Genetic Tagging Free-Ranging White-Tailed Deer Using Hair Snares

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dc.creator Belant, Jerrold L.
dc.creator Seamans, Thomas W.
dc.creator Paetkau, David 2010-02-19T18:30:08Z 2010-02-19T18:30:08Z 2007-09
dc.identifier.citation The Ohio Journal of Science, v107, n4 (September, 2007), 50-56. en_US
dc.identifier.issn 0030-0950 en_US
dc.description Author Institution: National Park Service, Pictured Rocks Science Center en_US
dc.description Author Institution: Dept of Agriculture, National Wildlife Research Center en_US
dc.description Author Institution: Wildlife Genetics International en_US
dc.description.abstract Use of noninvasive DNA-based tissue sampling (e.g., hair, scats) for individual identification in wildlife studies has increased markedly in recent years. Although field techniques for collecting hair samples have been developed for several species, we are unaware of their use with free-ranging ungulates. From December 2004 to August 2005 we evaluated the efficacy of barbed wire for snaring hair samples suitable for genetic analyses from white-tailed deer (Odocoileus virginianus) on trails and at baited sites. During initial trials on a semi-captive deer herd in northern Ohio, deer demonstrated avoidance of barbed wire positioned on game trails through four weeks but entered baited sites with barbed wire in <3 days. Field trials on free-ranging deer in Michigan using two snare configurations at baited sites checked at one-or-two-week intervals also were successful in obtaining hair samples suitable for extracting DNA. Number of hair samples appeared to increase with deer activity. Number of hair samples and amount of hair in individual samples were greater during winter and spring than during summer. Adequate genetic material was present in 98% (n = 53) of samples collected during winter. Obtaining hair samples noninvasively from white-tailed deer has numerous applications including determining natal origin, population monitoring, and density estimates. We recommend use of baited sites encircled with a single strand of 15.5 gauge, four-point, barbed wire 80 cm above ground attached to >3 trees. In treeless areas, metal or wood posts could be substituted. Hair snare height and configuration could be adapted for other ungulate species. en_US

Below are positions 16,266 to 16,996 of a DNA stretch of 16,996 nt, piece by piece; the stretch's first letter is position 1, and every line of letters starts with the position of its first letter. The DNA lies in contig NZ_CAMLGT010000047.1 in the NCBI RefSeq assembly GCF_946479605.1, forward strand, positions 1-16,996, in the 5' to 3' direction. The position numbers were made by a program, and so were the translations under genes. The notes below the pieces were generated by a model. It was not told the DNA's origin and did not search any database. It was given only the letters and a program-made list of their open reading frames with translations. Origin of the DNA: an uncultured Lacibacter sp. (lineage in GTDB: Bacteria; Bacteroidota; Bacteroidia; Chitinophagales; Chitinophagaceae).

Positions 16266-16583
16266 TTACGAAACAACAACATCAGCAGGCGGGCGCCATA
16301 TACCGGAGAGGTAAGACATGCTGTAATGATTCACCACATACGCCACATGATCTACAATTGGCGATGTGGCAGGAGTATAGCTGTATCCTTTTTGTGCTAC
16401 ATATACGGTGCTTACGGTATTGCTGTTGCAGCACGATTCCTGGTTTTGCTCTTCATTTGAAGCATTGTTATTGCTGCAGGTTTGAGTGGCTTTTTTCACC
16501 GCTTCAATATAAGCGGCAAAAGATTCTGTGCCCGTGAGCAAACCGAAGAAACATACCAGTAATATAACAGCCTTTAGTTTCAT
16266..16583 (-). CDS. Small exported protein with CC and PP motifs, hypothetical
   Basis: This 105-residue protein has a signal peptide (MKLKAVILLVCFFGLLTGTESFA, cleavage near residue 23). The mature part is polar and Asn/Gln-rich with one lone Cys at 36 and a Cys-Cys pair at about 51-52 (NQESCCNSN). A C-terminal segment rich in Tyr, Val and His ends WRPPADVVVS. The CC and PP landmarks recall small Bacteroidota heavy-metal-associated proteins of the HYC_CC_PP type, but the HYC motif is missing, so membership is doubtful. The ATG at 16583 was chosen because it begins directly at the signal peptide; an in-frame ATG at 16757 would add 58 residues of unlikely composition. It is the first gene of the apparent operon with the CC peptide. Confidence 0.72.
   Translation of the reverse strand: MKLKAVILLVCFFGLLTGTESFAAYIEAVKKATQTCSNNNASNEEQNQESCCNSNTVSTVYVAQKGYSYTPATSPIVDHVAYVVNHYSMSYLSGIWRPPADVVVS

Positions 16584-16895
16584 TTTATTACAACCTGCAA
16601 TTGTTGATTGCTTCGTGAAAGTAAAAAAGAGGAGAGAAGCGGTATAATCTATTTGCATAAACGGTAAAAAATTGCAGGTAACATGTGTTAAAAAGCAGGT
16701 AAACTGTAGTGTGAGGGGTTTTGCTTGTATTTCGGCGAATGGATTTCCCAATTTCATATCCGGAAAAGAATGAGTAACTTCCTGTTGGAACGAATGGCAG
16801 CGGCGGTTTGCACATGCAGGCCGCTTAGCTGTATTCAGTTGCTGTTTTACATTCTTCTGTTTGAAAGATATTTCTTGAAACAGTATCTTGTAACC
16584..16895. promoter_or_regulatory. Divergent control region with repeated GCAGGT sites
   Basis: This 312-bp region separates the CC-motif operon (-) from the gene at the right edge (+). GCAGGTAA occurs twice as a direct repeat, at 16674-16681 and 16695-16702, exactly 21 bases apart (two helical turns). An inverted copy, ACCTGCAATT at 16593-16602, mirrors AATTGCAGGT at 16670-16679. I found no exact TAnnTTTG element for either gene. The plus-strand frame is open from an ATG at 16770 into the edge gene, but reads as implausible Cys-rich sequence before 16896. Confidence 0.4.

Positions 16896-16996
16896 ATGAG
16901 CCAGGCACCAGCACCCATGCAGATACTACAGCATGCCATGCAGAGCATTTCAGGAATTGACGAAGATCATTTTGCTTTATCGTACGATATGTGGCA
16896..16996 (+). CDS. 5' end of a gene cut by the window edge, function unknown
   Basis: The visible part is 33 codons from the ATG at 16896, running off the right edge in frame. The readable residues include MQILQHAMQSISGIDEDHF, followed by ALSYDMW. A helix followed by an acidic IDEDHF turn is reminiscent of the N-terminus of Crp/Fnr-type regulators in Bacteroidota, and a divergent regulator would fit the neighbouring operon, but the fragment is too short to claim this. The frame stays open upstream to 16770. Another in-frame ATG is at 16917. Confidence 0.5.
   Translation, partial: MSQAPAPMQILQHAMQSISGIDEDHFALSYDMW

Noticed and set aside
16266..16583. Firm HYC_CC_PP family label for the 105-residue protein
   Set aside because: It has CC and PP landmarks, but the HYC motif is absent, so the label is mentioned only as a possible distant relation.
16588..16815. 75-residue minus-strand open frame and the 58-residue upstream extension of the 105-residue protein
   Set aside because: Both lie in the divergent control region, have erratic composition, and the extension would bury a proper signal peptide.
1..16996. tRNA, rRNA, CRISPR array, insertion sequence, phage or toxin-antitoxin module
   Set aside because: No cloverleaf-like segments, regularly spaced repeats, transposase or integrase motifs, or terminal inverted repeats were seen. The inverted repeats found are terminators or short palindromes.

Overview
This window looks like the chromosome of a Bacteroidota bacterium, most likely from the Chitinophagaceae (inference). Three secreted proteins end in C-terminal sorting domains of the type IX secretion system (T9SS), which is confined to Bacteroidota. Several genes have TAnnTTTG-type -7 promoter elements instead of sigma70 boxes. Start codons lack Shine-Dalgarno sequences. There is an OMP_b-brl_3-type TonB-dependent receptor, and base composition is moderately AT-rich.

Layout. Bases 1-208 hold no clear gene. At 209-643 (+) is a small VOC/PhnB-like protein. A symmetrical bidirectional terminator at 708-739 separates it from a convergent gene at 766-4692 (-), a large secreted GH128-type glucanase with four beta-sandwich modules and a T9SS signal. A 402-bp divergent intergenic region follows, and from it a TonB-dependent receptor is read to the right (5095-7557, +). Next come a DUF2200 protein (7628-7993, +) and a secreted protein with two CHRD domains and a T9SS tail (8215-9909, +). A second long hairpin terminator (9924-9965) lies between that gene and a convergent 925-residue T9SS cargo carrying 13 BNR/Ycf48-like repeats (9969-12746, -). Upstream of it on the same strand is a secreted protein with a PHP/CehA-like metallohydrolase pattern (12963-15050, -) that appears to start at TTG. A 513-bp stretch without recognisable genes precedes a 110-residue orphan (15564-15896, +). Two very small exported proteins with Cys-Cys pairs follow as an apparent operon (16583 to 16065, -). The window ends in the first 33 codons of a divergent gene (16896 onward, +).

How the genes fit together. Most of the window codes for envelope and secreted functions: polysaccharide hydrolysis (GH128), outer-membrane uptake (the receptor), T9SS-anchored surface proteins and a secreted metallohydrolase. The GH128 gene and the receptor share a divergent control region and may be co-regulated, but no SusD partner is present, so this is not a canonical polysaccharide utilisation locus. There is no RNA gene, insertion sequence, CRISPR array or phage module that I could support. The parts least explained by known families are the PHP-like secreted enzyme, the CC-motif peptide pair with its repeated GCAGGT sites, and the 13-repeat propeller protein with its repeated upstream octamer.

dc.language.iso en_US en_US
dc.rights Reproduction of articles for non-commercial educational or research use granted without request if credit to The Ohio State University and The Ohio Academy of Science is given. en_US
dc.title Genetic Tagging Free-Ranging White-Tailed Deer Using Hair Snares en_US
dc.type Article en_US